• Robyn

MINOTAUR

SO, SO EXCITED.

The play is cast, first read through was today. It is just fab hearing all the words spoken outside of my own head. And you know what? It is going to be amazing. It is a bit of a weird sensation sending it out into the world and not cringing.


And of course we're starting to gear up for the costuming, there are 50ish members of the cast, but luckily there are going to be lots wearing the same thing. I started playing aroud with ideas for the chorus tunics - and it has all started to click, I now just need to figure out fabric painting and print blocks....


Sally helped me with modelling the tunic mock up I tried this evening - I need to play with the shapes a bit more (wider and shallower neckline, narrower shoulders and cut to the knees I think) but it was a 15 minute play around and Sally was very pleased. (Some new pictures in the background!)


So - Some lines from the play. This part is the bit I wrote first - the Cretan chorus speak as the Tributes arrive & it acts like a mini play within the main narrative. The director has cast a bunch of year 7's to be 'puppets' acting it all out... well most of it - Posidon and Pasiphae are going to touch hands, anything more and I think Child Protection would be after us.


Anyway, enjoy!


Listen to the story of the hideous beast, the vile creature that lurks in the blackened corners of Daedalus’ crafty maze.

Diabolical beast of unsavoury appetites,

Hellish Fiend

We curse you.

Even whilst we feed you on the purest, youthful blood.

The youth and vigour of enemy Athens is sent that you may gorge yourself to your fill.


Bull of Minos, dweller of the Cretan Labyrinth, unnatural child.


Listen as we tell you of Minos, our great ruler in whose city you stand.

Such a mighty man shows us how great pride must sometimes fall.

Even in greatness you must not anger the Gods.

A white bull he prayed for from Poseidon, ‘Oh Send me a Snow-White Bull, God of the Ocean Wave, Shaker of the Earth, send me your sign that I might stand king over all.’


And the bull came! Sent by Poseidon, it rose from the foaming surf a thing of majesty and beauty profound.

Minos, euphoric, ordered festivities in its honour, his horns were gilded and like a god itself the might beast processed through the streets.

But, Minos faltered - such a mighty creature he could not send to slaughter - he would keep it and another bull would die in his place.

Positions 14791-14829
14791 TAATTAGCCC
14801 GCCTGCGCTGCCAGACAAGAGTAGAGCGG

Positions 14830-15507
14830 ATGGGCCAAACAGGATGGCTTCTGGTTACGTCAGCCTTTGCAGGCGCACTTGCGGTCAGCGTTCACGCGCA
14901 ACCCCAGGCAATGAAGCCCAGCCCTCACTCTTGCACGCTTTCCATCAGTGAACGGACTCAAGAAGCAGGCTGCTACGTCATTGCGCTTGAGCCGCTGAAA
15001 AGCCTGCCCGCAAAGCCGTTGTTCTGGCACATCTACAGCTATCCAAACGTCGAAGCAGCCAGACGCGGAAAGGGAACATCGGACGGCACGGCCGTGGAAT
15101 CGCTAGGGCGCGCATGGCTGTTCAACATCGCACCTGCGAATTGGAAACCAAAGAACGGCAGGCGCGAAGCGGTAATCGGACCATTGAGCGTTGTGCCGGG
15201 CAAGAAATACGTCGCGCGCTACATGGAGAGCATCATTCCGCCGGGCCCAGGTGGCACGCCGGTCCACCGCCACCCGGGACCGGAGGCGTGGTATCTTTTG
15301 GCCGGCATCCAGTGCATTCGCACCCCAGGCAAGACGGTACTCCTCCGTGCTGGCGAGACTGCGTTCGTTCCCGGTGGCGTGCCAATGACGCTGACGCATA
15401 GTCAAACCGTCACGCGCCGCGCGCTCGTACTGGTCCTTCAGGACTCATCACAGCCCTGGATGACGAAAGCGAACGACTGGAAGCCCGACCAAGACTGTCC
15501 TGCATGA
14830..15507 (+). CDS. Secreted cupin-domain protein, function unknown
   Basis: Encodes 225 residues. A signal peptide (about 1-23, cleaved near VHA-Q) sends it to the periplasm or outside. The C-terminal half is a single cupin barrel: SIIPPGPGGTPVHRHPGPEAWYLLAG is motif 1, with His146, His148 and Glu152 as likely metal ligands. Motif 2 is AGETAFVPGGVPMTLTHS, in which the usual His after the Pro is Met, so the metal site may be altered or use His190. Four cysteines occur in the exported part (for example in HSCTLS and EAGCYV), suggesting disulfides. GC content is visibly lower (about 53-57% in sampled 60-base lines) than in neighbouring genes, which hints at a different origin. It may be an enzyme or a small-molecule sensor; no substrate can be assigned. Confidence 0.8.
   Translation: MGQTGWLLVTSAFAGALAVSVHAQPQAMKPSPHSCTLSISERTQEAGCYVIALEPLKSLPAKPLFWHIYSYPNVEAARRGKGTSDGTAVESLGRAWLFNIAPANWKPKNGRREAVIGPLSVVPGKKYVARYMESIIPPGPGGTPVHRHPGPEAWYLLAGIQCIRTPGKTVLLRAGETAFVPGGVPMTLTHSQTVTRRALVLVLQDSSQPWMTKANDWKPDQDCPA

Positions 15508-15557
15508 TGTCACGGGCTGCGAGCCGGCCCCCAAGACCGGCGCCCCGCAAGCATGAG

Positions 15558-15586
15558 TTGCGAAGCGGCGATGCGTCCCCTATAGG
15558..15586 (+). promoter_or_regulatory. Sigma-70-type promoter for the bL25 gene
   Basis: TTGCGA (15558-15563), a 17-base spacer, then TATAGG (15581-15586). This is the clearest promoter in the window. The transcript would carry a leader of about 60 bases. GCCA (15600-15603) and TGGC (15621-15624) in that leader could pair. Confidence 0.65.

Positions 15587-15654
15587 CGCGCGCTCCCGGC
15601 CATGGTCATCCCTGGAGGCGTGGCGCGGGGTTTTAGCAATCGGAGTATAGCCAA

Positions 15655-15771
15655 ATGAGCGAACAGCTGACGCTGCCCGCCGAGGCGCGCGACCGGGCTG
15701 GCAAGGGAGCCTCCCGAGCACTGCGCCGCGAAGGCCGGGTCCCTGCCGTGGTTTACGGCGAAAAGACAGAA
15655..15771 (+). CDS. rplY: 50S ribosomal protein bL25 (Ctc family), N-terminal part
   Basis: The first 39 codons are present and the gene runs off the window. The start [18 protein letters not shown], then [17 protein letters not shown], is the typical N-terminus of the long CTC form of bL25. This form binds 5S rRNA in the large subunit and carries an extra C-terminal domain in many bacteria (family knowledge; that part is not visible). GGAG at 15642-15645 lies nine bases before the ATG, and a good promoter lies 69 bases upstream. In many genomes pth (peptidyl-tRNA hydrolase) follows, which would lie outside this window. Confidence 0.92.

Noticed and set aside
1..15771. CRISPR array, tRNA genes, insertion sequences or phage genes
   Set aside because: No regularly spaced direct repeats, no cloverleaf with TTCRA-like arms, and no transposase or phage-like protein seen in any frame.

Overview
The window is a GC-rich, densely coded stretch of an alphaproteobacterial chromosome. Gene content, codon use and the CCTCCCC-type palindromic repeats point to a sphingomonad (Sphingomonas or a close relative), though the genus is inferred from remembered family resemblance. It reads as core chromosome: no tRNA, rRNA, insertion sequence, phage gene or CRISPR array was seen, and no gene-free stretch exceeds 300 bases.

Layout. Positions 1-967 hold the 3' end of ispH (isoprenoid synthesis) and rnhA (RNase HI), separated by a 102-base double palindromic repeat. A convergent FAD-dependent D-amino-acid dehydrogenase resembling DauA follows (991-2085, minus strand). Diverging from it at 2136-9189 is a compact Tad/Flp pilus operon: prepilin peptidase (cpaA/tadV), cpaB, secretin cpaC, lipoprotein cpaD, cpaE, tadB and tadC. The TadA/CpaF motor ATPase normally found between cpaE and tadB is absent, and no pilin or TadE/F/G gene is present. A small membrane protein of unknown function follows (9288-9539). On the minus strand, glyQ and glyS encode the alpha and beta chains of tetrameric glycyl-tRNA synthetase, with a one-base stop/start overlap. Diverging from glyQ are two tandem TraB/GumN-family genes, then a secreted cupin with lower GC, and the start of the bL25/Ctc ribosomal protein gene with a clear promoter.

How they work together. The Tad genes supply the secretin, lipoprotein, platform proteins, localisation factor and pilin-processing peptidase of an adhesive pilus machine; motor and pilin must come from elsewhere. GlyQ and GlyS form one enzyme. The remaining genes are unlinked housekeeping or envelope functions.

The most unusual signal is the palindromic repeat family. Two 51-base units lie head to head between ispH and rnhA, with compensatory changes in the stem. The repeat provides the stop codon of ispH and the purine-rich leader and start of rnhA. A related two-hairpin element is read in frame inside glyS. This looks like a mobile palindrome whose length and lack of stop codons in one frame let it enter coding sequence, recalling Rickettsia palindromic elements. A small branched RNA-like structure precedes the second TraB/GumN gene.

Fool, Minos! The mighty God, watcher of the Earth, will know.


So, the offerings smoked on the altar, the fat wrapped thigh bones failed to light. Worms crawled black from the intestines, the crowds hushed, dancers faltered.

We would know Poseidon’s wrath.


Oh, Pasiphae, the beauty, Minos’ cherished wife. Such punishments would fall on your head, tender child of Sun, Helios.

Your light should have held you pure, but Poseidon in his wrath would steal your wits, he would make you mad.


The bull with it’s gilded horns seemed a god to you, the lavish gold on its horns a crown. You could not see Poseidon’s treachery, how he lurked in the beast.

Poseidon made you blind with lust; you begged Daedalus to make you a hollow cow. Our master craftsman, complied, thinking this was a statue to merely to decorate and please, unaware you would conceal yourself within this mockery of a beast.


Poseidon took but a moment. Then his abominable seed was sown.

Half man, half beast, a child of two worlds that could live in none.

Poor Pasiphae, such hideous offspring would savage her rather than nurse; tender infant was he none, and blood, always blood, a parody of the snowy whiteness of his ancestry was his craving.


And thus, Minos, directed by Delian Apollo ordered a maze, Daedalus, the cunning architect made such a labyrinth to make escape impossible and the beast was imprisoned.


And ever since, child after human child is sent to him, to pour out their pure blood for his sustenance.

And so our city grows, and so our empire fears us.


This is Crete, this is Minos, blood-city, city of the bull.


Its not all like this at all - this is the most eleborate verse-like section. The rest of the time, Theseus runs around being an over the top arrogant arse, Ariadne moons over him and gets abandoned on Naxos and a delighfully camp Dionysus stumbles across her and carries her off to be his Queen. Its not going to be a radical feminist revision, we're not going to meet the Minotaur and see how his poor character has been unfairly maligned, but the director has got an awesome bamboo pole maze and it's going to be outside and we have cool lighting rigs and I am very, very excited about the chaos that has been unleashed that is going to somehow cohere back into something really slick and fun.

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